Eurogamer rated Mirror's Edge 8/10, praising the games ambition and overall gameplay, but admitted the game would not have an appeal to everyone, saying "this is going to divide audiences down the middle. It's an ambitious game, but it manages to match its achievements with irritations at every turn; it's bold and forward-thinking, yet stilted and old-fashioned. Some will be able to overlook the gaping flaws, but others will never appreciate its moments of brilliance, and both positions are justifiable... " [27]

IGN UK has given the game 8.3 out of 10, saying the graphics, sound and presentation were amazing, but didn't last for a long time.

References

  1. 1.0 1.1 Plunkett, Luke (2007-07-23). Mirror's Edge Sounds Pretty Great. Kotaku. Retrieved on 2008-05-08.
  2. Mirror's Edge Demo Hits This Week. Kotaku (2008-10-29). Retrieved on 2008-10-19.
  3. Mirror's Edge Edge Has Gone Gold. Teamxbox (2008-11-06). Retrieved on 2008-11-06.
  4. Cite error: Invalid <ref> tag; no text was provided for refs named 1Upprev1
  5. 5.0 5.1 Edge staff (August 2007), "A Leap of Faith", Edge (178): 54-61 . Reprinted July 29, 2007, "A Leap of Faith", Next-Gen.biz
  6. 6.0 6.1 Ahearn, Nate (2008-02-29). Mirror's Edge First Look. IGN. Retrieved on 2008-05-08.
  7. Wilson, Mark (2008-02-29). Experiencing Hyperreality, Mirror's Edge Impressions. Kotaku. Retrieved on 2008-05-08.
  8. 8.0 8.1 8.2 Pellett, Matthew (2008-05-04). Preview: Mirror's Edge. CVG. Retrieved on 2008-05-08.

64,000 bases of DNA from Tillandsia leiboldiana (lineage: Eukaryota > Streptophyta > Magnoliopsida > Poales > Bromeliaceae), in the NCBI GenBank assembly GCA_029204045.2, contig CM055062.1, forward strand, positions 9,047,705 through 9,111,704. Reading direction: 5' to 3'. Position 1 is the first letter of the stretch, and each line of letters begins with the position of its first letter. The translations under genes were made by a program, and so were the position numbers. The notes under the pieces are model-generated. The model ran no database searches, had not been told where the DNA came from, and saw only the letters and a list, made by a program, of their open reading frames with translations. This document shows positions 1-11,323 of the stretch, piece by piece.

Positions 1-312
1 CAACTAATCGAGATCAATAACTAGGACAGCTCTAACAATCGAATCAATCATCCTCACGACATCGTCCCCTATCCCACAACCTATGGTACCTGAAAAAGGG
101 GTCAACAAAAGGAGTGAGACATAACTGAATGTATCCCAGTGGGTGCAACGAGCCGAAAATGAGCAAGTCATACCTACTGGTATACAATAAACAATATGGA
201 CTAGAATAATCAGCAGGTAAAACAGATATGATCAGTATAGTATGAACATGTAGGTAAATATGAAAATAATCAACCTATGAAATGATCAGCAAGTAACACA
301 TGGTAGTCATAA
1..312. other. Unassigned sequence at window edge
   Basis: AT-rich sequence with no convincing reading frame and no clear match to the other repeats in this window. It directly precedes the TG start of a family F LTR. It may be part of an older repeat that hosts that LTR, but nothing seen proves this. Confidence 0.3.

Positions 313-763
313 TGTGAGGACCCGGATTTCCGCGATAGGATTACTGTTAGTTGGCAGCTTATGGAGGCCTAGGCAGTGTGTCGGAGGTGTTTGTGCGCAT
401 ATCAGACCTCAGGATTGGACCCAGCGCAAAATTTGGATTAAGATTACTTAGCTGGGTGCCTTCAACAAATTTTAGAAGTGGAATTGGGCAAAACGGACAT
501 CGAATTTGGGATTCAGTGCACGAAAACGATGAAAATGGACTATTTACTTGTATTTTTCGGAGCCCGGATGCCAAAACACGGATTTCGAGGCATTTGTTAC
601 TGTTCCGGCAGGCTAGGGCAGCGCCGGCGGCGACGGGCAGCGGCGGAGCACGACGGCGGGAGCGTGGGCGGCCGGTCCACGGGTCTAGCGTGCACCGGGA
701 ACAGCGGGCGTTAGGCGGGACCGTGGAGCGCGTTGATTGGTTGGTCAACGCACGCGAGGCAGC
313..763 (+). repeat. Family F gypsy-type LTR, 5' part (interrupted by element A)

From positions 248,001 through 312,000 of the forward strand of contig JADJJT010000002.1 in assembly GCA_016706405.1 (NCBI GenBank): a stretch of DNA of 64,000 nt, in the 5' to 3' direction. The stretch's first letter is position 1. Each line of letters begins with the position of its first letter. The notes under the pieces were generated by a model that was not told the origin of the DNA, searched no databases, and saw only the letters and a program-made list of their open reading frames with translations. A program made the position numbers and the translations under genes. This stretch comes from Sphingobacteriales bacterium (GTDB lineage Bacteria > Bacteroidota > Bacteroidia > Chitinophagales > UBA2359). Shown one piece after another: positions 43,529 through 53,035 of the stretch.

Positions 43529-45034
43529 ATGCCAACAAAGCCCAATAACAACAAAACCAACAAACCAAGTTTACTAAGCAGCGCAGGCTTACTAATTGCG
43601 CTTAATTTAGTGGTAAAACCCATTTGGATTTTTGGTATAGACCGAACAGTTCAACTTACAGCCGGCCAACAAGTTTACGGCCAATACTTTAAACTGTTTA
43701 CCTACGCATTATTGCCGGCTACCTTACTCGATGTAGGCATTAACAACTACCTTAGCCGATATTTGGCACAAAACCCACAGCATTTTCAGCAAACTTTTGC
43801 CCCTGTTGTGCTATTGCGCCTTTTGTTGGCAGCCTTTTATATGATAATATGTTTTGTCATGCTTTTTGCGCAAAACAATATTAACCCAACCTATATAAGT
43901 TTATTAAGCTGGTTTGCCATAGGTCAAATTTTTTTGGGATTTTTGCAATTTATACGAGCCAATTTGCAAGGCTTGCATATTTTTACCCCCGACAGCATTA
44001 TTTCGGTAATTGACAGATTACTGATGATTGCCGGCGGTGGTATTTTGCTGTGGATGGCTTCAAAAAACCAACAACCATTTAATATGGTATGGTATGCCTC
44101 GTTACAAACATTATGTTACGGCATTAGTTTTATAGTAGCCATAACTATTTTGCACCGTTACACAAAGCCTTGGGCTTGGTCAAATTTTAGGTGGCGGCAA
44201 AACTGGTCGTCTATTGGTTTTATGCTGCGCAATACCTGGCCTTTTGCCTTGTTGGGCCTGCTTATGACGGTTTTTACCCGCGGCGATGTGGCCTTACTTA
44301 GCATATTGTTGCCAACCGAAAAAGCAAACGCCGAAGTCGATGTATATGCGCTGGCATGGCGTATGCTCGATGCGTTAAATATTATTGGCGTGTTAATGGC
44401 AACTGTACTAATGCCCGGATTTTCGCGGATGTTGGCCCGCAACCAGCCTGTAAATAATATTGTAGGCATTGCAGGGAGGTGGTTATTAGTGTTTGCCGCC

9. 9.0 9.1 9.2 9.3 9.4 Bramwell, Tom (2008-02-29). Mirror's Edge Preview. Eurogamer. Retrieved on 2008-05-08.
  10. 10.0 10.1 10.2 Kuchera, Ben (2008-02-29). GDC: First peek at Mirror's Edge; don't look down!. Ars Technica. Retrieved on 2008-05-08.
  11. Mirror's Edge Achivements, http://www.mirrorsedge.com/ls/us/index.asp#/achievements/ 
  12. As quoted in Giancarlo Varanini, “Gotta Have Faith: How the lead characters in Mirror‘s Edge came to be,” Electronic Gaming Monthly 233 (October 2008): 76.
  13. 13.0 13.1 Gametrailers, Run Story Trailer, http://www.gametrailers.com/player/41622.html, retrieved 2008-10-16 
  14. 14.0 14.1 14.2 Totilo, Stephen (2008-03-07). EA Discusses ‘Mirror’s Edge’ Sickness Concerns, Lack Of Color Green. MTV. Retrieved on 2008-05-12.
  15. Martin, Matt (2007-06-11). DICE promises to diversify with new projects. GameIndustry.biz. Retrieved on 2008-05-08.
  16. Ogden, Gavin (2007-06-29). New DICE shooter revealed. CVG. Retrieved on 2008-05-08.
  17. Fahey, Mike (2008-05-06). Sony Playstation Day London 08: Mirror's Edge In Motion. Kotaku. Retrieved on 2008-05-08.
  18. Cite error: Invalid <ref> tag; no text was provided for refs named unreal
  19. Mirror's Edge. Illuminate Labs. Retrieved on 2008-05-12.
  20. Yin-Poole, Wesley (2008-05-09). Mirror's Edge Interview. Videogamer.com. Retrieved on 2008-05-13.
  21. Kotaku: Mirror's Edge Expensive Collectors Edition
  22. Comic-con 2008: EA and DC create Mirror’s Edge comic book
  23. Comic-Con 08: EA and DC team up for Mirror's Edge comic book
  24. DICE Announces Mirror’s Edge Remix Album Hitting Airwaves This November. Retrieved on 2008-10-07.
  25. Faylor, Chris (October 14, 2008). EA Planning Mirror's Edge Trilogy (English). ShackNews. Retrieved on 2008-11-10.
  26. http://www.bornegames.com/?page_id=369
  27. Christian Donlan - Mirror's Edge Review (English). Eurogamer. Retrieved on 2008-11-11.